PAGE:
When she died on her thirteenth birthday on St Patrick’s Day in 1887, Hungary mourned its loss. The nation’s flags flew at half-mast and Hungarians knew they would never see the like of her again. All around the world, those who knew her and knew of her, realised how truly amazing she had been.
Kincsem was probably the most successful thoroughbred racehorse ever, winning all 54 races she started in. While she later became the toast of Europe, there was a time when she was passed over because she was too common looking. Legend has it that she went missing from home one night. She’d been running with 49 other horses on her owner’s estate and was by far the most ungainly. She turned up later with a band of gypsies. When her owner asked why they’d chosen Kincsem above the others, he was told that although the other horses might be better looking, she was the one who would be the champion. And she was. She won fifty-four races in five countries and was never defeated.
Kincsem was sired in Kisbér – a small town in northwestern Hungary that was once home to the Hungarian National Riding School. She was bred by Ernest de Blascovich, a young man in his 20s whose horses went on to achieve great things. The town’s horsebreeding history kicked off in 1830, when the Battyány family started breeding imported English thoroughbreds and later established a military studfarm that was to become state property. The old Battyány home was used till recently as a hospital and now stands empty.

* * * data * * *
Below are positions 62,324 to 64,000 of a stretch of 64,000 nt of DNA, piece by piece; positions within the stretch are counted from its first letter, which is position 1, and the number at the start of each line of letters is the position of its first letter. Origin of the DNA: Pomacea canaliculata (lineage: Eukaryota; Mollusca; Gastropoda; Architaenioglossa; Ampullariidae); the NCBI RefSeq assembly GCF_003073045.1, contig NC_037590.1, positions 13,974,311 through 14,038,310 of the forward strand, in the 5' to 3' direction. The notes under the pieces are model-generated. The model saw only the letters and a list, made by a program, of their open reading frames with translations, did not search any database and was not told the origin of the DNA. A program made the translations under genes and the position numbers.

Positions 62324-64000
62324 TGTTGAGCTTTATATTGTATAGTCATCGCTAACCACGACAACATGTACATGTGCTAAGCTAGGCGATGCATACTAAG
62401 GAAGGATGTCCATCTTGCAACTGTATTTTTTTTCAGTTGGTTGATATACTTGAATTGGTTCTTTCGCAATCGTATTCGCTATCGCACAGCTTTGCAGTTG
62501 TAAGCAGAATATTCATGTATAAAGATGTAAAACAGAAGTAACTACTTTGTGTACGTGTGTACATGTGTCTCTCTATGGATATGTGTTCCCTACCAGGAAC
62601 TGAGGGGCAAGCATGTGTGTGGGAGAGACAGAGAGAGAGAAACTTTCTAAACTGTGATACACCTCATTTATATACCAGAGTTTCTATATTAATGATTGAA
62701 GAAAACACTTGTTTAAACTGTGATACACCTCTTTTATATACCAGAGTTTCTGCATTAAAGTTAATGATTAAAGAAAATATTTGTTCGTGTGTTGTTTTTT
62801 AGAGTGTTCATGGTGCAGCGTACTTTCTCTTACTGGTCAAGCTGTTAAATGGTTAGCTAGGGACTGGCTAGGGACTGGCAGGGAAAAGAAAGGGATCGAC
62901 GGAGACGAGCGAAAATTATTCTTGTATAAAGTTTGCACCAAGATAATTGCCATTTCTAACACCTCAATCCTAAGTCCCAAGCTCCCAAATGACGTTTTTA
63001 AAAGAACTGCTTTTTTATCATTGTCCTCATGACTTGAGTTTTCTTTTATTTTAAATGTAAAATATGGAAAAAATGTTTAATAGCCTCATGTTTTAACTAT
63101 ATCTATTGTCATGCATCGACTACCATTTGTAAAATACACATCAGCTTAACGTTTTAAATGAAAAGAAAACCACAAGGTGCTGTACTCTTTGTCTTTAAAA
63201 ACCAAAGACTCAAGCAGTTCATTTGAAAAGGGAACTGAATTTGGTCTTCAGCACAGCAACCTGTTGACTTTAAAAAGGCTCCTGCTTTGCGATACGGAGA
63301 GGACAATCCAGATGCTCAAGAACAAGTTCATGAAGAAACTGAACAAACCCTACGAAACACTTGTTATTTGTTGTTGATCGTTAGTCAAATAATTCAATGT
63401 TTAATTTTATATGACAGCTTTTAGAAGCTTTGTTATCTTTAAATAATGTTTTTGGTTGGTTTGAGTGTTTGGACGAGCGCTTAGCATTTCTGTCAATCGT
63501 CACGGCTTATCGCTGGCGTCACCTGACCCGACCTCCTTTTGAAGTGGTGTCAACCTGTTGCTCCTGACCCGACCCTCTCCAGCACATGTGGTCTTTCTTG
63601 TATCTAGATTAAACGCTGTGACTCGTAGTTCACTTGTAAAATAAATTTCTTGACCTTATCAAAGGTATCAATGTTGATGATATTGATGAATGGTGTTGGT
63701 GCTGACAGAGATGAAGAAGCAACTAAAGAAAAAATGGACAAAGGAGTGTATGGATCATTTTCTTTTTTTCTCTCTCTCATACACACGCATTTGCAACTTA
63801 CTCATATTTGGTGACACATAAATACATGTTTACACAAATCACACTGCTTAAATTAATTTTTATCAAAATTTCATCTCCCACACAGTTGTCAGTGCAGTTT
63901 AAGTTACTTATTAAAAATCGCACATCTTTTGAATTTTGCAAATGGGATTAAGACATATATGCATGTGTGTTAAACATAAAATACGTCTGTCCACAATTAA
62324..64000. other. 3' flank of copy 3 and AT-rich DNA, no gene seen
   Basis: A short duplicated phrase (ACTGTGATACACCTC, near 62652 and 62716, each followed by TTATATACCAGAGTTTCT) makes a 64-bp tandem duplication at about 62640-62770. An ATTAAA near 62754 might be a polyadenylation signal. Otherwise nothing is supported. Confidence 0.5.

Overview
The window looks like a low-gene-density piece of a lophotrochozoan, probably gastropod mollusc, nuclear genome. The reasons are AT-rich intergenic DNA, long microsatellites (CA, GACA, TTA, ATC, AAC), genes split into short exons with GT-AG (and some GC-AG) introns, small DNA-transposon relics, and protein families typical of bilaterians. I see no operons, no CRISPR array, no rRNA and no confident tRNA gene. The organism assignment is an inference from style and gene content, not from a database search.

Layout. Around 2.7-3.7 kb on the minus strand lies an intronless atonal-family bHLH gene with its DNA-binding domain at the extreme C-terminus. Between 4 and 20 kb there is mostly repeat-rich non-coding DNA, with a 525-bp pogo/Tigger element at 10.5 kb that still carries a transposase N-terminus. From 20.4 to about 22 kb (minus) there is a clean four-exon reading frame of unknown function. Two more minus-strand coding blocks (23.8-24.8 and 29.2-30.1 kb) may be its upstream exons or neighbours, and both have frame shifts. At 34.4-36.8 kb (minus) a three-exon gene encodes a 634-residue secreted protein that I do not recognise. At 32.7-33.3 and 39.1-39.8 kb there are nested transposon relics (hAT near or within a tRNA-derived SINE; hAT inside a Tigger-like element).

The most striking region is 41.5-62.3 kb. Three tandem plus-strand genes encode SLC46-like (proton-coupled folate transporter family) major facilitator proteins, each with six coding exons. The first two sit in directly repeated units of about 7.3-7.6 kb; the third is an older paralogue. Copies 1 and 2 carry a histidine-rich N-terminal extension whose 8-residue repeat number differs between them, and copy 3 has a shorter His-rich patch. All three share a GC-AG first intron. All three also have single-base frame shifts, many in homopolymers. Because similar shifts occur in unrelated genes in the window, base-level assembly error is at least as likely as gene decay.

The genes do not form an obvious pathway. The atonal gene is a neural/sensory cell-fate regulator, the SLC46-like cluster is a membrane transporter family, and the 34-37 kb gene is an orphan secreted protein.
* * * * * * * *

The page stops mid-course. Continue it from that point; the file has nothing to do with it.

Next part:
The buildings are now historic monuments, the largest of which is the recently renovated Royal riding hall, originally built in 1859 and in its day one of the largest covered riding schools in Europe. Sadly, it sits empty at the centre of what is called Ménesbirtok (studfarm) but is really a group of buildings that are crying out for a developer to continue developing.
Millions 0f EU funding has already been spent and yet there’s an air of desertedness about the place. Yes, it was a Sunday afternoon in November, but what better time to visit a museum? A search of the Net yielded little so while the converted stalls are labelled Kincsem souvenirs, Huszar museum, etc., I found myself wondering what exactly lay behind those closed doors. White elephants perhaps?
I’m a great fan of racing and like few things better than to while away an afternoon at the races. I grew up in Co. Kildare, home of the Irish National Stud, a county where racing is very much a part of life. I still have hopes of one day owning at least a leg of horse and feeling the pride that goes with entrance to the winners’ enclosure.
I’d also like to go back to Kisbér to see the museum so if anyone has any details about opening times / events, please let me know.